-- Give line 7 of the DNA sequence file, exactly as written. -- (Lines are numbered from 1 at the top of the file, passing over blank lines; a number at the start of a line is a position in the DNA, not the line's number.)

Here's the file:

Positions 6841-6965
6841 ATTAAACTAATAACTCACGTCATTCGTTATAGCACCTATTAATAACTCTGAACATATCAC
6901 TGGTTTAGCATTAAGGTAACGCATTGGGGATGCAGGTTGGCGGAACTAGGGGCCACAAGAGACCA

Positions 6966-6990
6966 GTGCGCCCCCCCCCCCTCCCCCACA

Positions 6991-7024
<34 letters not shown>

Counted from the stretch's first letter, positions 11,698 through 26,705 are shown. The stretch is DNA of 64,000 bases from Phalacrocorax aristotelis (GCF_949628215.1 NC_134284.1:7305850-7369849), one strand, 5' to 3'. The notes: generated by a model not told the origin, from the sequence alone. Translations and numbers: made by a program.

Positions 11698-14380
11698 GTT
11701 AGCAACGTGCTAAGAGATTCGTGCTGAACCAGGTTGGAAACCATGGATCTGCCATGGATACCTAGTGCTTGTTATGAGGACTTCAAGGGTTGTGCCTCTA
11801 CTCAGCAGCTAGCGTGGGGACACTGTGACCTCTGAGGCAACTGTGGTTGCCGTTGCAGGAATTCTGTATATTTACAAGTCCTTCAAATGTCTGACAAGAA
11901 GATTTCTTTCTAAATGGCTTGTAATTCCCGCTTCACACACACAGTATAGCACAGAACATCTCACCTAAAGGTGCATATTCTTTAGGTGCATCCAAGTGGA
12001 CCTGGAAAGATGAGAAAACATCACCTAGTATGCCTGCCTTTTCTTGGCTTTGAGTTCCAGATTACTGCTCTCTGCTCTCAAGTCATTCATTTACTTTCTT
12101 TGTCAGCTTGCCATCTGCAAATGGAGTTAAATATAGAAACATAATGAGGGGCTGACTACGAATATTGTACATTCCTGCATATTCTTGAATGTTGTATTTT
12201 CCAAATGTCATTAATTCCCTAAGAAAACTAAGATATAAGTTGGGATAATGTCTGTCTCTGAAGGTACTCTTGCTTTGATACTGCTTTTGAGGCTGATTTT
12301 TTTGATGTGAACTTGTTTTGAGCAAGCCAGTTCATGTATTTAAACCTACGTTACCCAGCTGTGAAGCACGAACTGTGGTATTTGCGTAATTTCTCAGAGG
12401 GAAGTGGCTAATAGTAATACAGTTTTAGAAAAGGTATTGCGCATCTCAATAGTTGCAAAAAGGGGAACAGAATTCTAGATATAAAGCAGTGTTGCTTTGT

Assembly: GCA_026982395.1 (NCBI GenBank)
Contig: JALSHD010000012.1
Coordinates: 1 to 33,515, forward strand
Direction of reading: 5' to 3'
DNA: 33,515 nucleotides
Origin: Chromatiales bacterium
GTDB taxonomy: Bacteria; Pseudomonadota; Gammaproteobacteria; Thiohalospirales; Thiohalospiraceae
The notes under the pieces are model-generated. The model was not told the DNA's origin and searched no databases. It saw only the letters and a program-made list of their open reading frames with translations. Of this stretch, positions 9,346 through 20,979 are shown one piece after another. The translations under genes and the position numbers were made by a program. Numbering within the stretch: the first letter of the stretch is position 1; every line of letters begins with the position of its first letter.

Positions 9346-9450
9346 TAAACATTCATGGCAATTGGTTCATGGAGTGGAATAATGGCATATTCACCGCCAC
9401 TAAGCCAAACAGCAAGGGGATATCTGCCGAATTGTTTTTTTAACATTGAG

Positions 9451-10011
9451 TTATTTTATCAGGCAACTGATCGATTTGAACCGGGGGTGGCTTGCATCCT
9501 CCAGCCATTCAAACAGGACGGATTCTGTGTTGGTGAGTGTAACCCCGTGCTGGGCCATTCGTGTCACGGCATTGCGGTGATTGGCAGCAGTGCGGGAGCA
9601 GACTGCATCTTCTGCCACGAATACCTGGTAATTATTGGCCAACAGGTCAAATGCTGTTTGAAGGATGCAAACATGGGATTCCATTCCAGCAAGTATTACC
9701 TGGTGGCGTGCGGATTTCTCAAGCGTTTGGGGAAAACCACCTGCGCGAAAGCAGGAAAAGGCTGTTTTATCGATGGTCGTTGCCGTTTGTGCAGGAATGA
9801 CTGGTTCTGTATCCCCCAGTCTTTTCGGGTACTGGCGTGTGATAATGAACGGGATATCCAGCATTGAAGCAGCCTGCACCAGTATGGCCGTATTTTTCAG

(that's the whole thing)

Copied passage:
<34 letters not shown>